Pregunta: ¿Los proveedores médicos que trabajan en las instalaciones correccionales del Departamento Correccional de Nuevo México (NMCD) tienen posibles reclamos legales por falta de preparación y respuesta al COVID-19?

Respuesta: Es posible, pero serían muy difíciles con una serie de desafíos.

Resumen: El personal médico, que generalmente trabaja bajo contrato con una empresa externa, se enfrenta a algunos desafíos relacionados: 1) la Ley de Compensación para Trabajadores de Nuevo México, 2) su empleador es el proveedor médico que debería haber respondido y debería seguir respondiendo a COVID-19, 3) gran cantidad de demandantes potenciales.

Respuesta Fallida de NMCD a COVID-19

Como he escrito en publicaciones anteriores, el NMCD falló y sigue sin tomar las medidas adecuadas para proteger a los reclusos y al personal penitenciario del COVID-19, incluidos los proveedores médicos que trabajan en las prisiones para el contratista médico Wexford. Sin embargo, Wexford tiene obligaciones contractuales para planificar y responder adecuadamente a los brotes de enfermedades infecciosas en las instalaciones del NMCD. COVID-19 es definitivamente una enfermedad infecciosa que estaría incluida en esos deberes contractuales. Las muchas fallas tanto del NMCD como de Wexford se describieron en las publicaciones anteriores y no se repetirán aquí:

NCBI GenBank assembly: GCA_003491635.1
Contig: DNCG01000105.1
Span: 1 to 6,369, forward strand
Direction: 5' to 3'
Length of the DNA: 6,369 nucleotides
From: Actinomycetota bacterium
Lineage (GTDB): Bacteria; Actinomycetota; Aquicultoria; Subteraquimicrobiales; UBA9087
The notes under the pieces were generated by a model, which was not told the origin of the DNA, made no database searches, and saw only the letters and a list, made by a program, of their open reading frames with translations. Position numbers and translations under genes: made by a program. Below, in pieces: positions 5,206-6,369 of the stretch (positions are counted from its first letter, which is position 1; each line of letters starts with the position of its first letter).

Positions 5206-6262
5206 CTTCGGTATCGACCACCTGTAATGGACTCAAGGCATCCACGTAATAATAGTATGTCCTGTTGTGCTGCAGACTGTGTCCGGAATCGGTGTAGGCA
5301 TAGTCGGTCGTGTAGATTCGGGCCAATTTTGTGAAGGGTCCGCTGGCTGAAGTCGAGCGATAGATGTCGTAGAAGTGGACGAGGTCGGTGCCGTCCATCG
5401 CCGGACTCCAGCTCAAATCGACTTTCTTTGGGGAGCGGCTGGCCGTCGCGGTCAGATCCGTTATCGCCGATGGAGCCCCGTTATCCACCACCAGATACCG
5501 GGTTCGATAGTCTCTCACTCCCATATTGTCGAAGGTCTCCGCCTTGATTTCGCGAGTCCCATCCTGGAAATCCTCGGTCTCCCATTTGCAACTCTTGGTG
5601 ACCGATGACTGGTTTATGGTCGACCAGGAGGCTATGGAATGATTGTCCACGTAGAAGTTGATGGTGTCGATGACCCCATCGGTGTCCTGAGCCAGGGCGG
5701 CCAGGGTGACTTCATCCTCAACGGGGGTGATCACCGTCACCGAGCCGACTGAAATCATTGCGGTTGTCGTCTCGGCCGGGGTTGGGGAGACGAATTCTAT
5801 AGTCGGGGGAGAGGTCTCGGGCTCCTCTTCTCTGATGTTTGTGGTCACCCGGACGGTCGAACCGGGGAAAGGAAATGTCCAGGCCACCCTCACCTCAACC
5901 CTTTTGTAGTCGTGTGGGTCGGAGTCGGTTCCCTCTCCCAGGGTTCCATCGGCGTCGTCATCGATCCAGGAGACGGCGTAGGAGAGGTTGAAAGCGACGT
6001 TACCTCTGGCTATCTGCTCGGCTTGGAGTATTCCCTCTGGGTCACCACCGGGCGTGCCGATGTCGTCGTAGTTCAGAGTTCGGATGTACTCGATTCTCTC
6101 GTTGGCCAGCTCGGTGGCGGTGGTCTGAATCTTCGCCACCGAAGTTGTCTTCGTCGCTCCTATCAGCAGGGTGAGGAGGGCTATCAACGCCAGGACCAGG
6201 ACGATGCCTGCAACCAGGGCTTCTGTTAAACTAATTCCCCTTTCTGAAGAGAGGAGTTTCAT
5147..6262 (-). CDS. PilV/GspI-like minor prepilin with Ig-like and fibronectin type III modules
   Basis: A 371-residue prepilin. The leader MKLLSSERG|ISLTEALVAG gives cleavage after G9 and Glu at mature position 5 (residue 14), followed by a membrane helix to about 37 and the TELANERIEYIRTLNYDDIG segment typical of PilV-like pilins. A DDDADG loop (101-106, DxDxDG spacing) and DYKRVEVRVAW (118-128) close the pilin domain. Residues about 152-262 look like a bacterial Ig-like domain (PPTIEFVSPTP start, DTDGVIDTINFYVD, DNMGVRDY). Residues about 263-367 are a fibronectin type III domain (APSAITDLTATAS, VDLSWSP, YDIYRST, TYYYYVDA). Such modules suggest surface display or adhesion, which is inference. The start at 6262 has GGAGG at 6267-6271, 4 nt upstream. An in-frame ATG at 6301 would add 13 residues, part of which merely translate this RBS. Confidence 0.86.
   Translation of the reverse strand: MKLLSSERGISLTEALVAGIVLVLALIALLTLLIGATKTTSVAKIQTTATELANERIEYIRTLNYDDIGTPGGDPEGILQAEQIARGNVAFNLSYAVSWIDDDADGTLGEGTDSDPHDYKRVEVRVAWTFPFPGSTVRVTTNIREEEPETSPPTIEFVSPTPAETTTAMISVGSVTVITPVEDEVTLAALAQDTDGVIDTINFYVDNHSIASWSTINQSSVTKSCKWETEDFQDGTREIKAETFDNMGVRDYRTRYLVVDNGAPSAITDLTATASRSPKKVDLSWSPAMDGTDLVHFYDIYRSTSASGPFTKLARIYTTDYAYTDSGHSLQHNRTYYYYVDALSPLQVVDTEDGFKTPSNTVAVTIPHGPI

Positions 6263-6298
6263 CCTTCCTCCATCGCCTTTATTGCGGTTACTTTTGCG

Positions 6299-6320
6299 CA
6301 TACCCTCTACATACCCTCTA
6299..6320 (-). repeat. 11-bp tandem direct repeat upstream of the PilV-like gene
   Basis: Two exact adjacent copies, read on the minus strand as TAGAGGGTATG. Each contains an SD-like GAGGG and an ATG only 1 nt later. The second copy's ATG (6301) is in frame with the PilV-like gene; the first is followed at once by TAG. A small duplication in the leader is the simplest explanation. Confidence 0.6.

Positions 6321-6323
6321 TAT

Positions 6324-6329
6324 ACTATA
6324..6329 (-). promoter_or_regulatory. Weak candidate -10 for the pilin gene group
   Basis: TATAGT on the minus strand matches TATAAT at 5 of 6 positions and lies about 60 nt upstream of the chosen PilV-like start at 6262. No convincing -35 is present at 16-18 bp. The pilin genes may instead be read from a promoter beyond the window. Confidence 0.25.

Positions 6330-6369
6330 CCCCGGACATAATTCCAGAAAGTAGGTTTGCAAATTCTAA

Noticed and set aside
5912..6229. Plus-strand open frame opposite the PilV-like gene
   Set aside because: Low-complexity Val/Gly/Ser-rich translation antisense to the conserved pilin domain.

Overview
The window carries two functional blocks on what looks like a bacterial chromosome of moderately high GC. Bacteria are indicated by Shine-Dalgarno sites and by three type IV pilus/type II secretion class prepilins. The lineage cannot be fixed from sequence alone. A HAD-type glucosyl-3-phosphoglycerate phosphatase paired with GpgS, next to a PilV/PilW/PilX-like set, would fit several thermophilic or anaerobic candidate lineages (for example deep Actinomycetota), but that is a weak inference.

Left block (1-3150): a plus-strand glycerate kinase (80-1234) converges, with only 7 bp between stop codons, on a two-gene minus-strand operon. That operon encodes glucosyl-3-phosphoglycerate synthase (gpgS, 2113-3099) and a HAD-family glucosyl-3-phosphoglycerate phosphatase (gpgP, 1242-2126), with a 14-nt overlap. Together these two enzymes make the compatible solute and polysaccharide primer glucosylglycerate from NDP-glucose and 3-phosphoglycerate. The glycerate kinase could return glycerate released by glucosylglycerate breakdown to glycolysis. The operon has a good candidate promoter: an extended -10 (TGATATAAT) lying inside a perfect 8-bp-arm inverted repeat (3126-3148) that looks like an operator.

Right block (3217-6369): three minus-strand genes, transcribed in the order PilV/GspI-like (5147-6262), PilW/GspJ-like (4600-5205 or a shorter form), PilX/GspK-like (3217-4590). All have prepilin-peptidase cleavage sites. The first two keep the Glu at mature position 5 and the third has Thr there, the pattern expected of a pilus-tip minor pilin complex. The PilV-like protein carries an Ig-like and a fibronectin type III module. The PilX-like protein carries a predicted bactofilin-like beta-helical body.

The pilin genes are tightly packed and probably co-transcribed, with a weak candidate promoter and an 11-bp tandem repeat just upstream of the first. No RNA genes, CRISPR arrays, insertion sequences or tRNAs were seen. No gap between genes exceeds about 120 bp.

Guardias y personal del NMCD: Reclamos legales por falta de preparación y respuesta al COVID-19

Departamento de Correcciones de Nuevo México No Apto para Manejar la Crisis de COVID-19

Absoluta Indiferencia e Incompetencia en el NMCD Pone en Peligro a los Nuevos Mexicanos

Las fallas para proteger a los reclusos y al personal del NMCD discutidas en estos artículos anteriores se aplican igualmente al personal médico, por lo que no se contarán aquí.

Desafíos a las Demandas de COVID-19 para Contratistas Médicos

El personal médico de Wexford enfrenta múltiples desafíos que podrían intentar entablar demandas por lesiones y daños por falta de preparación para el COVID-19 en las prisiones.

Ley de Compensación para Trabajadores de Nuevo México

En primer lugar, el personal médico no podrá demandar a Wexford, quien posiblemente tiene la responsabilidad principal sobre los brotes de enfermedades infecciosas en las cárceles. Esto se debe a la Ley de Compensación para Trabajadores de Nuevo México que limita drásticamente los derechos de los empleados de Nuevo México de demandar a sus empleadores, sin importar cuán atroz y negligente sea el empleador. De hecho, la negligencia grave no es suficiente. Se requiere imprudencia y los tribunales de Nuevo México han determinado que esto básicamente requiere que el empleador envíe a un empleado a un gran daño físico o muerte según Delgado v. Phelps Dodge, lo que se conoce como el estándar Delgado. Es muy poco probable que un tribunal considere que la respuesta fallida al COVID-19 cumpla con el estándar de Delgado.